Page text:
In spite of all of our advanced communication and collaboration technology, email remains the old stand-by for office communication. In fact, I’d wager you’ll get at least one email while reading this article.
Email definitely still has its uses, but when your team truly needs to collaborate, even in a near-time or asynchronous fashion, email just doesn’t stand the test of time. Endless replies with identical subject lines, attachments upon attachments and conversation threads that fork and diverge into oblivion all demonstrate how truly collaborating over email can be a complicated mess.
Thankfully, there are several collaborative alternatives to email that combat these kinds of issues. Let’s take a look at a few examples:
Emailing files is one of the most common practices at work, but the problems it can create are numerous. There’s no real version control. You could spend hours updating a document to send a new version, only to have someone come over the top of you, having edited a version from two emails ago. It’s a nightmare.
Your most important files, especially ones that need collaboration to be perfected, shouldn’t be left to the primitive void of email. For example, a team workspace tool like those provided by Central Desktop ensures that everyone has the most up-to-date version of the file, proposal or slide deck so there’s no accidental overwriting or lost edits. It’ll even let you “check out” a file like a library book so that everyone else knows it’s being worked on.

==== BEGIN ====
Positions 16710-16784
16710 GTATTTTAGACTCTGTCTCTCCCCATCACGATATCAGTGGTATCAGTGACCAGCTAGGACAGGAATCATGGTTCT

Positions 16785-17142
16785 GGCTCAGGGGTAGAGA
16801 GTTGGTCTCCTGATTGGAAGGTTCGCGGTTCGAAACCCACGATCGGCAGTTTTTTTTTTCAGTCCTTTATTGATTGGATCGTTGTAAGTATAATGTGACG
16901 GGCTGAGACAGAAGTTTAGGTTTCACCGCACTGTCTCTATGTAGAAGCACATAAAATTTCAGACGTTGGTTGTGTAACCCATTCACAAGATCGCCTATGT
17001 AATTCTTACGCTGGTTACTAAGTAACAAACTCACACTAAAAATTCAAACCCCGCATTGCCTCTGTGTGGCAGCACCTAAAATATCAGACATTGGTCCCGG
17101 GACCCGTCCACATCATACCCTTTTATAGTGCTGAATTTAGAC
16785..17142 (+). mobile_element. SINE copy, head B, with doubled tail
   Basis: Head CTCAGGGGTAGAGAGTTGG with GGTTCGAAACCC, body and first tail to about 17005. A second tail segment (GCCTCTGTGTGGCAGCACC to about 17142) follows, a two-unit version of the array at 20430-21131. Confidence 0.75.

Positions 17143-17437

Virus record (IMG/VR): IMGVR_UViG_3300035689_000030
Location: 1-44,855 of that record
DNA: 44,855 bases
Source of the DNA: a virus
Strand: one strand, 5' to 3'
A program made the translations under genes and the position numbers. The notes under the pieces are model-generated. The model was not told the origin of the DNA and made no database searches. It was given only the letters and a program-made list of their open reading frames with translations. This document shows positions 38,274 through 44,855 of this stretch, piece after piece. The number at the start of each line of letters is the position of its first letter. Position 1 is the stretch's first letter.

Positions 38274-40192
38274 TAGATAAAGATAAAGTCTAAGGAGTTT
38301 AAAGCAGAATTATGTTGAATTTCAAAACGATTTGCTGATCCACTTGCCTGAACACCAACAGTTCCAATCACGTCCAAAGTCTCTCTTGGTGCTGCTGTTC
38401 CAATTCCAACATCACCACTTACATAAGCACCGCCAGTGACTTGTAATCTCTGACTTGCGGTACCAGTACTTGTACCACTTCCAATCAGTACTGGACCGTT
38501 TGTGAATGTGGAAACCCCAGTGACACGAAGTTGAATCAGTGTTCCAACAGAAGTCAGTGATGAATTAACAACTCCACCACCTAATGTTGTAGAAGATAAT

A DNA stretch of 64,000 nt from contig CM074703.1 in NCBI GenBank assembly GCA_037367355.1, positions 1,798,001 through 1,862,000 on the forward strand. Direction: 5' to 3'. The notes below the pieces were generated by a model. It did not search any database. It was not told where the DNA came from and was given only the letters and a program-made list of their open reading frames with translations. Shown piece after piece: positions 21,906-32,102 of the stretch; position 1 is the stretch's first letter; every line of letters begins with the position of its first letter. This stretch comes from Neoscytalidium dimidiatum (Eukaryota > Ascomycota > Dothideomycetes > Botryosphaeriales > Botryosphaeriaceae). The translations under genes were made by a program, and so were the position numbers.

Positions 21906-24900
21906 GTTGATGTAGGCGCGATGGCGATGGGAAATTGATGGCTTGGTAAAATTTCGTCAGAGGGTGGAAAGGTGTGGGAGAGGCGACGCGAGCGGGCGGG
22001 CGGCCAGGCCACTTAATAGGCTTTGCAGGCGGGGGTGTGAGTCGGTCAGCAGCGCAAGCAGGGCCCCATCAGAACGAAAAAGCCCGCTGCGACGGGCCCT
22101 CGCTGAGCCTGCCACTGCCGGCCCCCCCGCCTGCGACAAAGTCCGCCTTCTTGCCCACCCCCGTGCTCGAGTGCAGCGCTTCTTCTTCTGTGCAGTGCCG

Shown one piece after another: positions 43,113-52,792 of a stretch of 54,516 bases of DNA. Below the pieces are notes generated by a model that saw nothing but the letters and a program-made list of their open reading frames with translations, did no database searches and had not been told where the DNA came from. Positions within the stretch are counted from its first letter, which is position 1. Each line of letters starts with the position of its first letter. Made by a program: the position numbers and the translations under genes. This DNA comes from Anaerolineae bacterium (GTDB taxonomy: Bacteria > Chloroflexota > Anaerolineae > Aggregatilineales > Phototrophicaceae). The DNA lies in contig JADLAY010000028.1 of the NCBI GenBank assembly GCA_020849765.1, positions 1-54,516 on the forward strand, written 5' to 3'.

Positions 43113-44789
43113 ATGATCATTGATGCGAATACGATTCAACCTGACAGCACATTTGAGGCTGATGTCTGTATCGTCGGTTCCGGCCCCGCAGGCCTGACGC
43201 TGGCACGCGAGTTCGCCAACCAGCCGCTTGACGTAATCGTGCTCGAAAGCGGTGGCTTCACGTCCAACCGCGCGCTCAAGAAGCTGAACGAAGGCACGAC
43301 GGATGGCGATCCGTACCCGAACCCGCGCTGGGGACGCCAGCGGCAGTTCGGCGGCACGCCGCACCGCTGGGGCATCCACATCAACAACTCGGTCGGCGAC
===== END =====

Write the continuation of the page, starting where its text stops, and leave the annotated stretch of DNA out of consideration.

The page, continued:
Here’s another trick: in iMeet, you can upload files to someone’s room even if they’re not there. Think of it like the modern version of laying a hard copy on someone’s desk. The next time they’re in iMeet, your file will be waiting for them in their library. This is especially handy if you’re working on a presentation that someone else is going to give!
Keeping Conversations on Track
The inherent problem with “Reply All” (other than accidental mishaps, of course) is that conversations are constantly diverging. Whether it’s sidebars between two people on the thread, a complete lack of continuity due to someone chiming in late or simply a joke that derails the entire conversations, it can be tough to really find the information you need in an email chain when you need it.
Team workspaces solve this problem again by creating discussion threads around individual facets of the problem, project or idea at hand. Keep the memes and funny YouTube videos separate from the boss’s edit requests, and always know where the conversation stands.